Days of Tomorrow

Reviewed by YTSL

Over on the review section of the HKMDB site, STSH wrote of this melodramatic offering -- that I had decided to view primarily because it is one more work in which the often under-appreciated Carrie Ng is known to have turned in an excellent performance -- that:  “To survive the first half, either be patient or use the fast-forward”!  Although I didn’t succumb to pressing the fast-forward button of my VCR even once, I will admit to feeling antsy for at least the first half of this uncomic Jeff Lau directed plus scriptwritten -- under the pseudonym of Kay On -- effort, and wondering whether that which looked good but seemed to have been rather poorly edited would ever get going and not be quite so dull.

Hilary Tsui and Andy Lau
DAYS OF TOMORROW is initially set up as a story about a daughter’s quest to learn about a father she had never seen (in anything other than photos) and whom the woman who raised her refused to tell her all that much about.  Before too long, it is revealed that this man was a Tiu Ken Leung village rebel who went from being a film extra and stuntman to be the star of a single cinematic work:  One that’s also -- and not coincidentally either -- entitled “Days of Tomorrow”.  However, this flashback-filled movie doesn’t really come to life until the rather mysterious man in question (Fung Tak Shing comes in the form of Andy Lau) is revealed to have been in a situation where he was loved -- or at least, lusted after -- by three very different women (Ling -- AKA Lily -- is portrayed by Jan Lau, Nancy Mei Lan by Carrie Ng and Sheung by Yip San).
Carrie Ng and Andy Lau
This is not the fault of Hilary Tsui, the young actress who played Shing’s curious offspring, Yan, and occupies the most screen-time early on in DAYS OF TOMORROW.  Rather, the further along the viewer ventures into the story and world created by this movie’s makers, the more obvious it becomes that the work’s true focus is on the relationships that certain individuals who are of the generation that preceded the contemporary one had with one another.  On account of there needing to be an element of surprise for the revelations re how they are connected with each other to be truly effective, I don’t think I should disclose much more information re these personalities besides it being the case that they all having some kind of connection with the production of the first “Days of Tomorrow”.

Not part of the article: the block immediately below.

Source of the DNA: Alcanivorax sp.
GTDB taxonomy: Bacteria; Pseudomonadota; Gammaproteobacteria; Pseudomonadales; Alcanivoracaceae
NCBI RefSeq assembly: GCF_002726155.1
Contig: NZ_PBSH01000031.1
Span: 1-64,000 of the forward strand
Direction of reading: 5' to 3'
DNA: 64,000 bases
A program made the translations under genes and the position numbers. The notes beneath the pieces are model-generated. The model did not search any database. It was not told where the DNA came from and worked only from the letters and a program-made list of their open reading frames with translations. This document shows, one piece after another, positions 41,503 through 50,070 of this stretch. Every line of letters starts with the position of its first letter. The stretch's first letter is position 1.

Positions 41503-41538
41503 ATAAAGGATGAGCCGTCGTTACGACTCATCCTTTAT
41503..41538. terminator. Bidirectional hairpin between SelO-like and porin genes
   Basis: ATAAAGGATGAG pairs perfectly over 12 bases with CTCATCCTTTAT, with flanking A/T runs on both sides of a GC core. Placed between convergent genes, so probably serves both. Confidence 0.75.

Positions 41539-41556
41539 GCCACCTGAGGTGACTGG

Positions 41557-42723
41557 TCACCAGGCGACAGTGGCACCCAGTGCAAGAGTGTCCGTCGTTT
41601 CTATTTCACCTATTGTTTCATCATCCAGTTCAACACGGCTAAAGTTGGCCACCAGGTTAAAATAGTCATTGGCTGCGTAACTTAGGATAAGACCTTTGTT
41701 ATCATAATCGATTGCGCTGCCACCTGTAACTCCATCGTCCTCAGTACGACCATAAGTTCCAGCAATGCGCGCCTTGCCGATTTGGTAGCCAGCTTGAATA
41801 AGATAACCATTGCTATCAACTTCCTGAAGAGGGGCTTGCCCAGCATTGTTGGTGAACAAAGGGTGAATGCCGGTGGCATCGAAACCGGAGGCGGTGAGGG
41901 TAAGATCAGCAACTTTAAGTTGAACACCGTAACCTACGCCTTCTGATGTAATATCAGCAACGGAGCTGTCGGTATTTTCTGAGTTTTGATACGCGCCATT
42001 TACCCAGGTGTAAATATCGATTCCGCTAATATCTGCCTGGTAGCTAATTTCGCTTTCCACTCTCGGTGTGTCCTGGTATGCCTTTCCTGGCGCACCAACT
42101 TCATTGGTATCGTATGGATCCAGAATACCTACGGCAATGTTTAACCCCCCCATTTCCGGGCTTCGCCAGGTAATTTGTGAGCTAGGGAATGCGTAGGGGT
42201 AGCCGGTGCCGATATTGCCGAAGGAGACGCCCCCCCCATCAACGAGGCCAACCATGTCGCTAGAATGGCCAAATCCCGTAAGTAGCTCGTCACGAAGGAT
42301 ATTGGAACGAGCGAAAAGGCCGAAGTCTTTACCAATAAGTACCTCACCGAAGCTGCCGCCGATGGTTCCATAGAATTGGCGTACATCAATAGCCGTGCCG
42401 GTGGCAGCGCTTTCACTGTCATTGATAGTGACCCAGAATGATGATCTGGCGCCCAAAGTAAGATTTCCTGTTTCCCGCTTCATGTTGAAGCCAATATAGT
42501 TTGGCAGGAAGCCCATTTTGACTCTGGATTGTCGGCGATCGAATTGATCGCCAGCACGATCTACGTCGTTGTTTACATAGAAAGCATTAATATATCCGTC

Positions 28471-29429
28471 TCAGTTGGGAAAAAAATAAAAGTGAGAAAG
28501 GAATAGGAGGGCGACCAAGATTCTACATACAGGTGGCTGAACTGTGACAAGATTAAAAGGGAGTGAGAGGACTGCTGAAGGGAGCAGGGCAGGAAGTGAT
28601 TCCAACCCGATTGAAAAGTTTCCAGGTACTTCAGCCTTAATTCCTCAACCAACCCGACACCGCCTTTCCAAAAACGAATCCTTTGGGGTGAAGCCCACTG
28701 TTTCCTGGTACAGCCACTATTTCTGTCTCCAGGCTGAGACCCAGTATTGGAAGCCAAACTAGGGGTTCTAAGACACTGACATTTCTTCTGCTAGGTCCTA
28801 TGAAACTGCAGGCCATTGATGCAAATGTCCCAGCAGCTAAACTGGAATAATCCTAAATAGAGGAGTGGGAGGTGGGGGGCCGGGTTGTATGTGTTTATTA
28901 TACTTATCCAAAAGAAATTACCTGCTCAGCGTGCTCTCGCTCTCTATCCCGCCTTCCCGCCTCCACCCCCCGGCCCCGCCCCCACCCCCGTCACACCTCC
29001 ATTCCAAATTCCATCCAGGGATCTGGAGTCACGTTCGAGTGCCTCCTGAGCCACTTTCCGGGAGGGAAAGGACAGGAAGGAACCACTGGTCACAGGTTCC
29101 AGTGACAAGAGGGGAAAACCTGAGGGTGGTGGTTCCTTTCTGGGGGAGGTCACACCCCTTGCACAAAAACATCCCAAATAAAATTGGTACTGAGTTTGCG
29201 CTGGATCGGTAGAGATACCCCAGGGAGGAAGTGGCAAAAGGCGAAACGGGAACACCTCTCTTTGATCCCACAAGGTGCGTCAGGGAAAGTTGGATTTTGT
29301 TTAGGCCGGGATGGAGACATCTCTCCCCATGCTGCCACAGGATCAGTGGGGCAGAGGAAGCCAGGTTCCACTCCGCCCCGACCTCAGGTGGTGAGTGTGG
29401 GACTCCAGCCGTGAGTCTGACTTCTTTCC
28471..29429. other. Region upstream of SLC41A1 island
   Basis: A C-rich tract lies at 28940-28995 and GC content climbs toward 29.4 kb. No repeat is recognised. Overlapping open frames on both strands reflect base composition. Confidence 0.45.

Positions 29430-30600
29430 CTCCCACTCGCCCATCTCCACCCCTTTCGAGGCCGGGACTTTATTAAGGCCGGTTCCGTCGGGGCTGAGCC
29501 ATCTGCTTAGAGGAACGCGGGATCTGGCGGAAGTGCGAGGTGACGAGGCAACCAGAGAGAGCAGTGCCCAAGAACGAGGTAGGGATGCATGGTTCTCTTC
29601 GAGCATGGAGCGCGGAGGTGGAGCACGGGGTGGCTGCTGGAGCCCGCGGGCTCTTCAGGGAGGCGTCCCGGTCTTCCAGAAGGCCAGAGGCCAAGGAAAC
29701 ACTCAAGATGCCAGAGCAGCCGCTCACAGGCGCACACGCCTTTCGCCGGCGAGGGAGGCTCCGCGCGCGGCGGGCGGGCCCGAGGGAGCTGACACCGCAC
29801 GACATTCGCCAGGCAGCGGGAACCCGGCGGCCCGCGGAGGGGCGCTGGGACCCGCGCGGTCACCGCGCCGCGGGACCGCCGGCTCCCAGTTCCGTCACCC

Jan Lau and Yip San
Suffice to say in this review in terms of further plot description that two of these individuals -- as opposed to just one -- turn out to be related to Yan by way of biology, and that she comes across two more of the connected characters when she takes a job as a production assistant on a proposed remake of the film in which her father had a starring role.  Here’s also divulging that it appears to be from one of the latter -- along with a current resident of Shing’s home village (one in which Chinese Nationalist flags were inexplicably seen flying) -- that Yan learns most of the details of Shing’s life as well as of the dramatic events that occurred on and around the troubled sets of the first DAYS OF TOMORROW.
Henry Fong Ping, Carrie and Andy
Should the reader starts questioning -- as I did -- how it is that certain people could know so much about another person, so as to be able to paint a full picture of what he was like prior to their meeting him and also during those times that he was not in their company, the plot structure of DAYS OF TOMORROW will be revealed as being rather flimsy, awkward and contrived.  The story’s credibility is not helped by there being no reason given as to why the elderly film-maker known as Mr. Lui (who is essayed by Henry Fong Ping) would suddenly decide, after the passing of a few decades, to remake such an ill-fated work as that which could have made a star out of a young upstart from the boonies (and thus set up a fortuitous -- for at least one of them, anyways -- meeting between Yan and the wrinkled individual who used to be quite the looker, especially when in full red lipsticked glory).
Jan and Carrie
In all honesty, it would be quite easy to find many other faults with this often truly artificial feeling as well as obviously flawed offering (in which Deannie Yip and Chan Kwok Bong also briefly appear).  Yet I really am not lying when I state that DAYS OF TOMORROW actually -- against the odds -- also does contain at least a couple of scenes -- both of which take place near the end of the movie -- that managed to have quite an emotional impact on this (re)viewer.  As such, I will have to conclude that that whose Chinese title of “Length of the Sky, Duration of the Earth” can apparently be interpreted as “Enduring Loyalty in Love” is one work that most definitely improves as it goes along (at least prior to what appears to have been an unnecessarily tacked on epilogue).
Chan Kwok Bong, Jan, Yip San and Andy

My rating for this film:  5.5